We should not be getting into a sort of, you know, divining whether or not someone is a good Christian or not. It's just, you know, judge not, as Jesus said, and I think he's a pretty good authority.
MADDOW: Nobody is going to argue with you on that here.
Father James Martin, the editor at large of "America Magazine", thank you so much for being with us tonight, Father. It's an honor.
MARTIN: My pleasure.
MADDOW: All right. We are going to take a quick break and we'll resume our coverage -- oh, I am not taking a quick break. We are back. I'm sorry, completely my fault, Congresswoman Elise Stefanik is about to start her remarks I believe. I thought they were in break there. No, here she comes -- Congresswoman Elise Stefanik.
REP. ELISE STEFANIK (R-NY): I'm Congresswoman Elise Stefanik and I am honored to represent New York's 21st congressional district, the cradle of the American Revolution.
It's where almost 250 years ago, brave patriots fought in the Battles of Saratoga to turn the tide of the Revolutionary War. It's where forty years ago in Lake Placid, a team of amateur hockey players out-hustled, out-skated, and defeated the Soviet Union, stunning the world and giving us the unforgettable Miracle on Ice.
And today, it's home to Fort Drum and the historic 10th Mountain Division, the most deployed unit in the U.S. Army since 9/11. Where I saw firsthand President Trump graciously thank and honor our men and women in uniform and sign the largest pay raise for our troops in a decade.
Since our nation's founding, generation after generation of everyday Americans served and sacrificed to preserve and strengthen the American Dream. The vision of life, liberty, and the pursuit of happiness -- and the idea that if you work hard and dream big, you can achieve anything you imagine.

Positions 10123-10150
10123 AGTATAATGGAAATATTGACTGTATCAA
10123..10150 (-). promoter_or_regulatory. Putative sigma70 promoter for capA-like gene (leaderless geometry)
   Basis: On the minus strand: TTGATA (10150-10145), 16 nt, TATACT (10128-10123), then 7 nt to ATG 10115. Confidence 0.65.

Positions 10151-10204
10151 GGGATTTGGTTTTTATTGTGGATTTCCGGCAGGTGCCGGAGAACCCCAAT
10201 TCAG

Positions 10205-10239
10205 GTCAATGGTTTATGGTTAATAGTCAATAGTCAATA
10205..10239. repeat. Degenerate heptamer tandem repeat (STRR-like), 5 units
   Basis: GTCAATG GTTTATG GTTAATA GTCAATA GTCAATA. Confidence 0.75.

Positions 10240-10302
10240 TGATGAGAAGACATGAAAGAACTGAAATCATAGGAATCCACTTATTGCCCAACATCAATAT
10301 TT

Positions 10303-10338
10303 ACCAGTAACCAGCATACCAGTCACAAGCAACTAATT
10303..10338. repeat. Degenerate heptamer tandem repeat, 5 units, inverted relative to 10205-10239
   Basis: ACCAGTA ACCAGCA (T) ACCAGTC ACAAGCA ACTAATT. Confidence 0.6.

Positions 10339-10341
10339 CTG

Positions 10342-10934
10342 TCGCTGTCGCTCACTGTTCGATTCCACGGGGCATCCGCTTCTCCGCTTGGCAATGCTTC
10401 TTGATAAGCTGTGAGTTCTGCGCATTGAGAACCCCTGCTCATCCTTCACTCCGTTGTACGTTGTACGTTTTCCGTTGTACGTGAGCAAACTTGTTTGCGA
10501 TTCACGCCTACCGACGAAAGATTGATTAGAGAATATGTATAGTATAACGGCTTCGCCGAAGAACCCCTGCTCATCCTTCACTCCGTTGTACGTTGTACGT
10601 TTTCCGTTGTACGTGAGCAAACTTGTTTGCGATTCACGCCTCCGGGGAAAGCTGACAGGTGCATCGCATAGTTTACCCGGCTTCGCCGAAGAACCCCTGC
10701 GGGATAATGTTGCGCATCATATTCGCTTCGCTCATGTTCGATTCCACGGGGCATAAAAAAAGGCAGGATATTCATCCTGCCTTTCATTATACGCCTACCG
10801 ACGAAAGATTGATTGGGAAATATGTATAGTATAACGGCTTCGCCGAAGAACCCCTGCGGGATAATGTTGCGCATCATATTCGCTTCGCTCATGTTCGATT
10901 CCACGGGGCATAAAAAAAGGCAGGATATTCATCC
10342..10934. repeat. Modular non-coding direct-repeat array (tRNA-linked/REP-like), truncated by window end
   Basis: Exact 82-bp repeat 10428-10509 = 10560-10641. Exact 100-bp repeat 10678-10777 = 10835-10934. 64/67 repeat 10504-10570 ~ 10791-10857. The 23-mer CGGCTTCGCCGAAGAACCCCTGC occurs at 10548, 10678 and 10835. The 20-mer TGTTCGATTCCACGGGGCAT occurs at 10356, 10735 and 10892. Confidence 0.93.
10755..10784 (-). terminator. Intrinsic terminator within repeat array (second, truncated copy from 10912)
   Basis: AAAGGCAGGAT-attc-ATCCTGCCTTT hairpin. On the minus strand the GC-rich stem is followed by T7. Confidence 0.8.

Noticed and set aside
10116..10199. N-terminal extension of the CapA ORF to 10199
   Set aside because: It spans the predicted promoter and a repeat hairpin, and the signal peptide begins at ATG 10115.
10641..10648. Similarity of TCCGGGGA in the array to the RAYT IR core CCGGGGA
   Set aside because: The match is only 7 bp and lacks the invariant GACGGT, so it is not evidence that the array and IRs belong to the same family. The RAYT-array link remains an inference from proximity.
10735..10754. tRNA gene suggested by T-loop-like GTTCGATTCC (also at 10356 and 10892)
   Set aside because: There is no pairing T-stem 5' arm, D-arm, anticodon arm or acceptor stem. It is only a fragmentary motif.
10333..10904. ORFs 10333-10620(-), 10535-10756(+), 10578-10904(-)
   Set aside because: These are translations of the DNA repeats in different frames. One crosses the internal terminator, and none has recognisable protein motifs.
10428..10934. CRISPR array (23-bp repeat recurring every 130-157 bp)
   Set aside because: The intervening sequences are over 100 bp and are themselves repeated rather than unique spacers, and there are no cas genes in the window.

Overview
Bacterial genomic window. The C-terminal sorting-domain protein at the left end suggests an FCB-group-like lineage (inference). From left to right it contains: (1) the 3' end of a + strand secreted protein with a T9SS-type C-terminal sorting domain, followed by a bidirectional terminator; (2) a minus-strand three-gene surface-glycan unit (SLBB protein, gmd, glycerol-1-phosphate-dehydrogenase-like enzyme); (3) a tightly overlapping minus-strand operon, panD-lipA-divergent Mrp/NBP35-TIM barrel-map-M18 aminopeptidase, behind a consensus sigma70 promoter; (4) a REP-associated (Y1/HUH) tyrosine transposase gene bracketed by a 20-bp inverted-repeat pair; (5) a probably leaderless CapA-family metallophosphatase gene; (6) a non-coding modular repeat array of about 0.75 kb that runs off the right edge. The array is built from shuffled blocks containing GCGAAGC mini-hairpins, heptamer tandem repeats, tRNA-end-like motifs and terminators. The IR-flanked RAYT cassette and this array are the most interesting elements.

I believe in the American Dream because I've lived it. Like millions of Americans, I grew up in a small business family where I learned the values of hard work and determination. I was the first person in my immediate family to graduate from college, ran for Congress to serve Upstate New York, and am proudly the youngest Republican woman ever elected to Congress in history.
I am honored to support President Trump for re-election because I know that he is the only candidate who will stand up for hardworking families and protect the American Dream for future generations.
Since his first day in office, President Trump has fought tirelessly to deliver results for all Americans, despite the Democrats' baseless and illegal impeachment sham and the media's endless obsession with it. I was proud to lead the effort standing up for the Constitution, President Trump, and most importantly the American people. This attack was not just on the President, it was an attack on you - your voice and your vote.
But the American people were not swayed by these partisan attacks. Our support for President Trump is stronger than ever before. We know what's at stake in this historic election. Americans from all walks of life are unified in support of our President. It's why more Republican women than ever are running for office this year. We understand that this election is a choice between the Far-Left Democratic Socialist agenda versus protecting and preserving the American Dream.
President Trump is working to safely re-open our Main Street economy. He understands that the engine of our country is fueled by the ingenuity and determination of American workers, entrepreneurs, and small businesses. Joe Biden wants to keep them locked up in the basement and crush them with $4 trillion in new taxes.
We face a critical choice: Joe Biden's far-left failed policies of the past 47 years or President Trump who will stand up for the American people and the Constitution. I believe in the wisdom and spirit of the American people to elect the only candidate who is capable of protecting the American Dream, President Donald J. Trump.
Thank you to the North Country for the opportunity to serve as your voice supporting his re-election.
God bless the United States of America, the greatest country on Earth.
MADISON CAWTHORN (R), HOUSE CANDIDATE IN NORTH CAROLINA'S 11TH DISTRICT: Good evening. I'm Madison Cawthorn, and I'm running to represent North Carolina's 11th congressional district.
This is a time of great adversity for our country. And I know something about adversity.
At 18 years old, I was in a horrific car accident that left me paralyzed from the waist down. Instantly, my hopes and dreams were seemingly destroyed. I was given a one percent chance of surviving.
But thanks to the power of prayer, a very loving community, and many skilled doctors, I made it.
It took me over a year to recover. My first public outing in a wheelchair was to a baseball game. You know, before my accident, I was 6'3". I stood out in a crowd. But as I was wheeled through the stadium, I felt invisible.